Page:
Then there are girls like Elise Hall, who was deeply affected by a youth in government program called Teen Pact in Oklahoma. In January of 2011, she will enter the State Capitol House of Representatives at the age of 21 and as the youngest woman elected to the State House in history. In an interview on her amazing story, Elise said, “I ran for State Representative because I wanted to make a difference for my generation, because I wanted to be able to be a fresh voice.”
And as for me? I hope to change the world through the written word of my stories, my novels and my poetry. I’m a writer, and I want to stand up, speak out and leave my legacy as an American. I may be young. However, one day, I will go from wearing red Converse to high heels and from ripped jeans to a suit skirt. But I’m not waiting until then to start making a difference in this world. Over two years ago, my Mom and I started a speech and debate club called Voices of Truth, to teach teenagers how to pursue the public platform and let their voice be heard. I have had the opportunity to take my speeches to multiple community platforms, including full church congregations and multiple youth groups. Then, our Voices of Truth club started running an H2O ministry, which stands for Hope 2 Others, at our church for those in need. We make bags full of food, water and other necessities which we pass out to the homeless on the streets.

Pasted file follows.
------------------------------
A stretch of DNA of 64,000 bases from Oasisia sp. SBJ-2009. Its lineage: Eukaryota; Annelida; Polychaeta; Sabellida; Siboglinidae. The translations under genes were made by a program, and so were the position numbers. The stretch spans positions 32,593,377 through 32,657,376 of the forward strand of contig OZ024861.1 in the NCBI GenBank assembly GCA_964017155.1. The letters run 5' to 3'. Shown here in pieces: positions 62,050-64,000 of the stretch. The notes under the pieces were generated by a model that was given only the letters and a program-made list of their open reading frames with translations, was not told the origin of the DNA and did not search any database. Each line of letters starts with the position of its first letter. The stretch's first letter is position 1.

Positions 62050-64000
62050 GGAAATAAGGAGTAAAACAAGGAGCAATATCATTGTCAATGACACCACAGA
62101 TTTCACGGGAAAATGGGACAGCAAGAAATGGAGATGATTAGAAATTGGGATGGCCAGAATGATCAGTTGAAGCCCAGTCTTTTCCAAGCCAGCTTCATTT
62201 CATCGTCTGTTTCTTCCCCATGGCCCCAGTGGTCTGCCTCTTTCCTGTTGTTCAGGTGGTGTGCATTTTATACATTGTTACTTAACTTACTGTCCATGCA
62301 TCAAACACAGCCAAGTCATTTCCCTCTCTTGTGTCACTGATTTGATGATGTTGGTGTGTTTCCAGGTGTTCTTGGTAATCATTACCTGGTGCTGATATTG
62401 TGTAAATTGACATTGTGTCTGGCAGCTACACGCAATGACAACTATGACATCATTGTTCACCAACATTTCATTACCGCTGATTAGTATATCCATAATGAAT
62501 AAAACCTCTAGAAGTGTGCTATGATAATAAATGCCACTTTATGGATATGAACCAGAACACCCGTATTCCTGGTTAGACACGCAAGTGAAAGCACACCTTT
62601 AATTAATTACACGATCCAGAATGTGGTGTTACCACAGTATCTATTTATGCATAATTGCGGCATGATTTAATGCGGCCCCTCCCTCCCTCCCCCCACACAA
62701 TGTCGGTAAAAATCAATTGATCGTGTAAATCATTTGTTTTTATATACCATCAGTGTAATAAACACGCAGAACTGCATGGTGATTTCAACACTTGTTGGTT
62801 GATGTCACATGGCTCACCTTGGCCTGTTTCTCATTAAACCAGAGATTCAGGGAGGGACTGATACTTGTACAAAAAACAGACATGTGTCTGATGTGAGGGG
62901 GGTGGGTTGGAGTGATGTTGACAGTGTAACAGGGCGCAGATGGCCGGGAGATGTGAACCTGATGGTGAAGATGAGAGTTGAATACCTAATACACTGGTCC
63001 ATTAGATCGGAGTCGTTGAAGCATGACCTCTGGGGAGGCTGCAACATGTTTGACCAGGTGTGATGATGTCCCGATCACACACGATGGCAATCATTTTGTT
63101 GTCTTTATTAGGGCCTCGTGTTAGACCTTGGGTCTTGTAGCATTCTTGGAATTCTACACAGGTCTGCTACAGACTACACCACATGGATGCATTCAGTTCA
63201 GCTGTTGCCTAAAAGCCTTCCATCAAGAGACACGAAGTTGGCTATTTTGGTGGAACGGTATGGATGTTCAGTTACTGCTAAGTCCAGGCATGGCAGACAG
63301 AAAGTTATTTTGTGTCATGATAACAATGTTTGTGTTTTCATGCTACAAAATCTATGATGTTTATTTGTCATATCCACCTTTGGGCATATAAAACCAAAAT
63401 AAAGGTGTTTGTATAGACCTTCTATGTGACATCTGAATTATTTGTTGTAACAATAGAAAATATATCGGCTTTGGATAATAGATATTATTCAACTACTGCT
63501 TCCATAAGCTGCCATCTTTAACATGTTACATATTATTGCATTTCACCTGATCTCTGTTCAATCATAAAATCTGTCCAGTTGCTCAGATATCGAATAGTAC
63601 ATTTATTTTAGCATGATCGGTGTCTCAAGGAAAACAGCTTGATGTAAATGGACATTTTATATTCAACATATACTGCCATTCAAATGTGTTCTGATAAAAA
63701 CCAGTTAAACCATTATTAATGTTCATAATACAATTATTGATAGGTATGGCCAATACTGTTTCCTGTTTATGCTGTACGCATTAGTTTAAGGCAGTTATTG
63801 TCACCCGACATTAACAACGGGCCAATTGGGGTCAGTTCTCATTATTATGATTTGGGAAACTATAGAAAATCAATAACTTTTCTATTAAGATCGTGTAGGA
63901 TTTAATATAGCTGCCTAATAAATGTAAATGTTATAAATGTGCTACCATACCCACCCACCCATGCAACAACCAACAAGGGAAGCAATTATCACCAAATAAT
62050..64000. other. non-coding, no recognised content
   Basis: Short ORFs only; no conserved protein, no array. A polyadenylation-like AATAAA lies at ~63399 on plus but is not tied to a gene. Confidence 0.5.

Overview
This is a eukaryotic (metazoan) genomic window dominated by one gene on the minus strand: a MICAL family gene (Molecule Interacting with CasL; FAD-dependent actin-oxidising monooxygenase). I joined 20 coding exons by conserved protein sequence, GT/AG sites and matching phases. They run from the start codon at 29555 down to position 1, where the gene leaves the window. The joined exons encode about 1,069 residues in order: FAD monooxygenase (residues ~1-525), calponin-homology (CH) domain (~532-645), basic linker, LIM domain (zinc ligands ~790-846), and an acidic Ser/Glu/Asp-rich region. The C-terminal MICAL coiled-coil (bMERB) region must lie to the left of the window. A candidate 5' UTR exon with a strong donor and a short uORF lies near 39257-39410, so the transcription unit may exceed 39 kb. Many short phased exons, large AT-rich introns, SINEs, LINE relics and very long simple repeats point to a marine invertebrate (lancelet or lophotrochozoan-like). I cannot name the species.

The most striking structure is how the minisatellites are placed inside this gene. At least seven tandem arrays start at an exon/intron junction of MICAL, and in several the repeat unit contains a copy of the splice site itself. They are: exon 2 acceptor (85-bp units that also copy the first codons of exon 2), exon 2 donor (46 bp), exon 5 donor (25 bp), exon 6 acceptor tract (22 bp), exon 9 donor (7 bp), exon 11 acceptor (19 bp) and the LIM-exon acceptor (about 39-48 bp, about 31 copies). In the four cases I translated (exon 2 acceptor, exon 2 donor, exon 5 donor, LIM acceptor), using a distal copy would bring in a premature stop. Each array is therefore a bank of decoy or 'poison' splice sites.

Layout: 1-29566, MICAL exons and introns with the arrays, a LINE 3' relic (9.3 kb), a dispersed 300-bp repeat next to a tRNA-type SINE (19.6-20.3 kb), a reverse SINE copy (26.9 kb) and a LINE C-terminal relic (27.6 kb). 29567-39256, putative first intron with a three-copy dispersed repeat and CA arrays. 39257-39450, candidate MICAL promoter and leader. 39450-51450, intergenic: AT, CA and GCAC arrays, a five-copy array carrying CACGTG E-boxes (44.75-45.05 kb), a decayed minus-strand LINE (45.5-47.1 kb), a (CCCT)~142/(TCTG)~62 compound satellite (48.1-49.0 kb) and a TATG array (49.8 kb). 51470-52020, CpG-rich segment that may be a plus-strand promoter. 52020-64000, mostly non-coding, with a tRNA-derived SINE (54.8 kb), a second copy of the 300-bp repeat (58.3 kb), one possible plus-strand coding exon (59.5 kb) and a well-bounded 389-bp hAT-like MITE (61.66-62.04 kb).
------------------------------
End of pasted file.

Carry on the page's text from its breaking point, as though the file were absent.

I want to make an impact on my generation today.
Historically, it has been shown that Americans rise to the occasion when facing severe obstacles. I believe that my generation will, too. Your children, your nieces and your nephews will be the people that go down in history. We are the future. When I see the great things other young people do, it inspires me and gives me the hope and confidence that my generation will step up to the plate and face the challenges that will come our way. So raise the bar and push us to do hard things. Push me to do hard things. Because we can. And we will...just like you.